‘Be More Chill’ Is Dopey, Shrill and Somehow Very Popular

'Be More Chill' lacks the yearning and pain of 'Dear Evan Hansen,' the whip-smart satire of 'Mean Girls,' and has a generic score. Why do people love it?

Tiffany Mann, Katlyn Carlson, Lauren Marcus in Be More Chill.
Tiffany Mann, Katlyn Carlson, Lauren Marcus in Be More Chill. Maria Baranova

It’s O.K. if Be More Chill doesn’t turn you into a fan. It has tons of those: 150 million and counting. That’s how many times the cast album has been streamed since it was released in 2015, following a lukewarmly received debut at Two River Theater in New Jersey. The show, about a nerdy high-schooler who ingests a supercomputer embedded in a pill to make him popular, has become a viral obsession among online hordes who never saw it. Until now. If, like me, you didn’t know the piece had a fervent following even before it hit Off Broadway, you’d be bewildered by squealing teens in the audience who seemed to know the material in advance.

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All that hype and zeal made me feel like an outsider. And not one who wanted to belong. I found Be More Chill to be dopey, shrill and manic, amped to earbleed level. Joe Iconis’ pop-rock score is skillful, but generic and overly camp. It has a few decent songs and a dollop of heart, but doesn’t stand out from the crowd—which at this point includes other misfit-teen tuners Dear Evan Hansen and Mean Girls (and the first act of Wicked, technically). If school, like showbiz, is a popularity contest, I’d rather hang out with those guys. So who’s to blame? The rabid fandom that revivified a so-so musical, or producers exploiting a cult phenomenon? Put it this way: If everyone who downloaded the album bought a ticket, Be More Chill would play to full houses on Broadway for three hundred years. Who cares about a grumpy old like me?

Based on the 2004 young-adult novel by Ned Vizzini, the premise is a zeitgeisty stew of teen angst, social critique and cyberpanic. Jeremy Heere (Will Roland) is your average, frustrated teen: so normal, he feels invisible. He’s default geeky, but not as much as best buddy, Michael (George Salazar), retro collector and fellow gamer. As for love interests, Jeremy’s is Christine (Stephanie Hsu), drama-club queen. (In a nice avoidance of cliché, Christine’s not the “perfect,” popular girl, but closer to Jeremy’s status—yet he romanticizes her.) One day in the bathroom, Jeremy is confronted by bully-ish Rich (Gerard Canonico), who confides that he, too, used to be a loser. But then he discovered the Squip, “a quantum computer in a pill that travels through your blood until it implants in your brain.” Jeremy, with Michael’s worried encouragement, lays down cash, consumes the Japanese-made device, and soon he’s being Eliza Doolittled by a voice inside his brain (Jason Tam, drolly suave). Will our hero conform in order to excel, will he destroy his true self to become a hypothetically happier person?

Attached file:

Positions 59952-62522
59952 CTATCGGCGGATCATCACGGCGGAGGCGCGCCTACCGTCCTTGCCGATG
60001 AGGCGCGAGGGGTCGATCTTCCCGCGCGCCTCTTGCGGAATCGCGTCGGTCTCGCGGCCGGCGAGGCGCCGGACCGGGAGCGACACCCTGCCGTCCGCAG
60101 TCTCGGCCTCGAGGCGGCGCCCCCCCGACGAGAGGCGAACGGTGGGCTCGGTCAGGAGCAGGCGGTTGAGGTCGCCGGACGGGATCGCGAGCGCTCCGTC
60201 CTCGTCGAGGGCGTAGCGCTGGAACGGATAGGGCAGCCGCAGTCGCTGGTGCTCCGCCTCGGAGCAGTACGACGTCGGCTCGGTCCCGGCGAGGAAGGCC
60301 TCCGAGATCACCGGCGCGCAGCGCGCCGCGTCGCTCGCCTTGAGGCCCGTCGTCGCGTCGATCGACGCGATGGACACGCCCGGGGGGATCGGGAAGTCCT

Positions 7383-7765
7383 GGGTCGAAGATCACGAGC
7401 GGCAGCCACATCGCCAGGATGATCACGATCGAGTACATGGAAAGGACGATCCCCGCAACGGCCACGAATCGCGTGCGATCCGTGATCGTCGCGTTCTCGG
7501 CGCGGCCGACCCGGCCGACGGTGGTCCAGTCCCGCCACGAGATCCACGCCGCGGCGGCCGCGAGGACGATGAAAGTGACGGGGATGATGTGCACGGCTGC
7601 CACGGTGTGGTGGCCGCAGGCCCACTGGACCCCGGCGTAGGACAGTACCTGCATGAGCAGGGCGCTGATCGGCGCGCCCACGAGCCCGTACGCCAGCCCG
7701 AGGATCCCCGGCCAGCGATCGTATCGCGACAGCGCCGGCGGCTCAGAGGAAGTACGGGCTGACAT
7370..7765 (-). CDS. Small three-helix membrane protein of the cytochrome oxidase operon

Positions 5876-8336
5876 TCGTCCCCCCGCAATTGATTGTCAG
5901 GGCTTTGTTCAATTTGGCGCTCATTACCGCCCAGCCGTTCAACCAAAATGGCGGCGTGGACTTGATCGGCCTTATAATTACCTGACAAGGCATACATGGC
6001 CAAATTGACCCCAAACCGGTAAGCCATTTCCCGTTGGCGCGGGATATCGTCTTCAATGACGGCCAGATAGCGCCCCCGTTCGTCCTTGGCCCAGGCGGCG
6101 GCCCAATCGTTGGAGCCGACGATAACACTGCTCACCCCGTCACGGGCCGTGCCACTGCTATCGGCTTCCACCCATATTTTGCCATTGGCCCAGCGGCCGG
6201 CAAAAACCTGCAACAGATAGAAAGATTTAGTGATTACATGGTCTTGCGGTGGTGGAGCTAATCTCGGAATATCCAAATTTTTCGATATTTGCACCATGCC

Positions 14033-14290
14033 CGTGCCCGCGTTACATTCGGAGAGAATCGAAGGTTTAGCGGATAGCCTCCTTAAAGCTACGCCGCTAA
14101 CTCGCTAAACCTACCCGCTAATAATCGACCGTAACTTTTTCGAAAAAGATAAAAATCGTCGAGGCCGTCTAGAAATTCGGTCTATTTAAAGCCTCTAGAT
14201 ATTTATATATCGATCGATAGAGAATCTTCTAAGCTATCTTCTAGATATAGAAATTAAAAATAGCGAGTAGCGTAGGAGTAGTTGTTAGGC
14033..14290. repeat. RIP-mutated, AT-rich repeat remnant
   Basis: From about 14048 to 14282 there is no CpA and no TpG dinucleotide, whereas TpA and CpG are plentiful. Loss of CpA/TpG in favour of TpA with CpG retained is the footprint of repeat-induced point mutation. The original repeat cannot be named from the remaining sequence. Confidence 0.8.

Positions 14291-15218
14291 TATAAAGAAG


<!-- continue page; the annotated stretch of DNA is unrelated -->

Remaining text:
To give full credit, director Stephen Brackett’s multi-ethnic cast and the message of self-acceptance are both welcome and healthy elements. And despite the fact that watered-down pop and rock have become ubiquitous show tune idioms, Iconis can crank out an effective number. Christine’s dreamy-sweet “I Love Play Rehearsal” is a paean to the pleasures of pretend and escape. Jeremy’s empowerment anthem “Loser Geek Whatever” honestly addresses the frustration beta kids feel in the teenage rat race. Best of all, the breakdown ballad “Michael in the Bathroom” gives the passionate Salazar a chance to shine. A fine example of the musical number as mini-drama, the song encapsulates the anguished defiance of a person abandoned by at a party, hiding out from public embarrassment.

A scene from Be More Chill.
A scene from Be More Chill. Maria Baranova

It’s a hard-working cast executing a lot of strenuous choreography (by Chase Brock) and singing their hearts out. But there are still tonal issues with the direction and songs, which tend to err on the side of cartoonish mania and goofy laughs at the expense of pathos or (heaven forbid) nuanced emotions. This is, after all, a show that begins with our hero unsuccessfully masturbating to Internet porn. Relatable, but not an auspicious introduction.

Ultimately, Be More Chill doesn’t have either the yearning and pain of Dear Evan Hansen, or the whip-smart satire of Mean Girls. Had the creative team trusted their audience to go darker or weirder, the material might have resonated beyond a Nickelodeon allegory of social conditioning and the dangers of corporate technology.

Roland, who recently played the comic-relief sidekick in Dear Evan Hansen, is an appealing presence with a nice pop tenor, but he has trouble carrying a show with a character whose stakes, let’s face it, are pretty superficial. Besides Salazar, the production’s biggest delight is Stephanie Hsu, who makes her smart, sensible Christine engaging and vibrant, despite having too little to do. Joe Tracz’s sketchy, thin book should delve more into her life and Michael’s. Here’s yet another musical where a couple of songs might have been cut in favor of book scenes to strengthen the overall narrative.

Still, I can understand why so many young (and not so young) people are drawn to Be More Chill. It’s broad but earnest, reflecting them as they cower in a bathroom or wish a magic capsule would endow confidence. It’s not depressive like Dear Evan Hansen. It actually seems to like teens and teen culture. I just hope the juniors that flock to this, Frozen, and SpongeBob SquarePants can grow up and appreciate more demanding stuff. Because that would be really cool.

‘Be More Chill’ Is Dopey, Shrill and Somehow Very Popular